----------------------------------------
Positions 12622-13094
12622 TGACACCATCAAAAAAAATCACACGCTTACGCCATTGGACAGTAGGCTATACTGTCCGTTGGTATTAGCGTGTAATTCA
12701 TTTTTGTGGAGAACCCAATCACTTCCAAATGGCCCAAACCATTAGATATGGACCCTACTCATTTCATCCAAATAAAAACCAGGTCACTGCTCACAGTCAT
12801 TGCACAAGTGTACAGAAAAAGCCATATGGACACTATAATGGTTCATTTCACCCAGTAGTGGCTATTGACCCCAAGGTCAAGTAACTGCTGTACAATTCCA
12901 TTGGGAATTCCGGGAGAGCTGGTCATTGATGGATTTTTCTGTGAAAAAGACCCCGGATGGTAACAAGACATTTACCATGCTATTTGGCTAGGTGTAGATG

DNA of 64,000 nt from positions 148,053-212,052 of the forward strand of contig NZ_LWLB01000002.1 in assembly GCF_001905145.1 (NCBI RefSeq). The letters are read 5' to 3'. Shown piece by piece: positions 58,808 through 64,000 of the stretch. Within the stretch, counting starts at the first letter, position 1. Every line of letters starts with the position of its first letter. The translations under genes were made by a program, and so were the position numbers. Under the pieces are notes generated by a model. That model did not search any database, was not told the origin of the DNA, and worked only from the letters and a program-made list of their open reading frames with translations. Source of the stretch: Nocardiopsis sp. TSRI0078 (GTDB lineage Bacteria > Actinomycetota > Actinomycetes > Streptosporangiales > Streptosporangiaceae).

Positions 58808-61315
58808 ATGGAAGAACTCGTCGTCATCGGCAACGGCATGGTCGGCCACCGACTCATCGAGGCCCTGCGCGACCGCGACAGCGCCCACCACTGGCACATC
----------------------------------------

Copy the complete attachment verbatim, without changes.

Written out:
Positions 12622-13094
12622 TGACACCATCAAAAAAAATCACACGCTTACGCCATTGGACAGTAGGCTATACTGTCCGTTGGTATTAGCGTGTAATTCA
12701 TTTTTGTGGAGAACCCAATCACTTCCAAATGGCCCAAACCATTAGATATGGACCCTACTCATTTCATCCAAATAAAAACCAGGTCACTGCTCACAGTCAT
12801 TGCACAAGTGTACAGAAAAAGCCATATGGACACTATAATGGTTCATTTCACCCAGTAGTGGCTATTGACCCCAAGGTCAAGTAACTGCTGTACAATTCCA
12901 TTGGGAATTCCGGGAGAGCTGGTCATTGATGGATTTTTCTGTGAAAAAGACCCCGGATGGTAACAAGACATTTACCATGCTATTTGGCTAGGTGTAGATG

DNA of 64,000 nt from positions 148,053-212,052 of the forward strand of contig NZ_LWLB01000002.1 in assembly GCF_001905145.1 (NCBI RefSeq). The letters are read 5' to 3'. Shown piece by piece: positions 58,808 through 64,000 of the stretch. Within the stretch, counting starts at the first letter, position 1. Every line of letters starts with the position of its first letter. The translations under genes were made by a program, and so were the position numbers. Under the pieces are notes generated by a model. That model did not search any database, was not told the origin of the DNA, and worked only from the letters and a program-made list of their open reading frames with translations. Source of the stretch: Nocardiopsis sp. TSRI0078 (GTDB lineage Bacteria > Actinomycetota > Actinomycetes > Streptosporangiales > Streptosporangiaceae).

Positions 58808-61315
58808 ATGGAAGAACTCGTCGTCATCGGCAACGGCATGGTCGGCCACCGACTCATCGAGGCCCTGCGCGACCGCGACAGCGCCCACCACTGGCACATC